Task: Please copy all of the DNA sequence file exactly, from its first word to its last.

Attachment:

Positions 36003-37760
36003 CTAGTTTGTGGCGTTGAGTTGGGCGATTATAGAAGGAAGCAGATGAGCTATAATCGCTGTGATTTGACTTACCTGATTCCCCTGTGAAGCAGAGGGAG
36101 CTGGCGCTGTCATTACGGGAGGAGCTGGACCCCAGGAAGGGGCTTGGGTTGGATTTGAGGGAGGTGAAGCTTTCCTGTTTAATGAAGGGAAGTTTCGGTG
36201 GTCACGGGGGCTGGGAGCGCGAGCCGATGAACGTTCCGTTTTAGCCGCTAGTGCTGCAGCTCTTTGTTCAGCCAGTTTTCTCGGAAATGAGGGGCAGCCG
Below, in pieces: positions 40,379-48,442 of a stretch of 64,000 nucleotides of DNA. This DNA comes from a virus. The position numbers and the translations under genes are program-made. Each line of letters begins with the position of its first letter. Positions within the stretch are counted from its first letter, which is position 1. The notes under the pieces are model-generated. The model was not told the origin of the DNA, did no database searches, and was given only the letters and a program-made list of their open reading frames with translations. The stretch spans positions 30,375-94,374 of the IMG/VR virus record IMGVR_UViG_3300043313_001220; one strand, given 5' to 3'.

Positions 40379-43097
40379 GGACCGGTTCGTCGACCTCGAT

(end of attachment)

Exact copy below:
Positions 36003-37760
36003 CTAGTTTGTGGCGTTGAGTTGGGCGATTATAGAAGGAAGCAGATGAGCTATAATCGCTGTGATTTGACTTACCTGATTCCCCTGTGAAGCAGAGGGAG
36101 CTGGCGCTGTCATTACGGGAGGAGCTGGACCCCAGGAAGGGGCTTGGGTTGGATTTGAGGGAGGTGAAGCTTTCCTGTTTAATGAAGGGAAGTTTCGGTG
36201 GTCACGGGGGCTGGGAGCGCGAGCCGATGAACGTTCCGTTTTAGCCGCTAGTGCTGCAGCTCTTTGTTCAGCCAGTTTTCTCGGAAATGAGGGGCAGCCG
Below, in pieces: positions 40,379-48,442 of a stretch of 64,000 nucleotides of DNA. This DNA comes from a virus. The position numbers and the translations under genes are program-made. Each line of letters begins with the position of its first letter. Positions within the stretch are counted from its first letter, which is position 1. The notes under the pieces are model-generated. The model was not told the origin of the DNA, did no database searches, and was given only the letters and a program-made list of their open reading frames with translations. The stretch spans positions 30,375-94,374 of the IMG/VR virus record IMGVR_UViG_3300043313_001220; one strand, given 5' to 3'.

Positions 40379-43097
40379 GGACCGGTTCGTCGACCTCGAT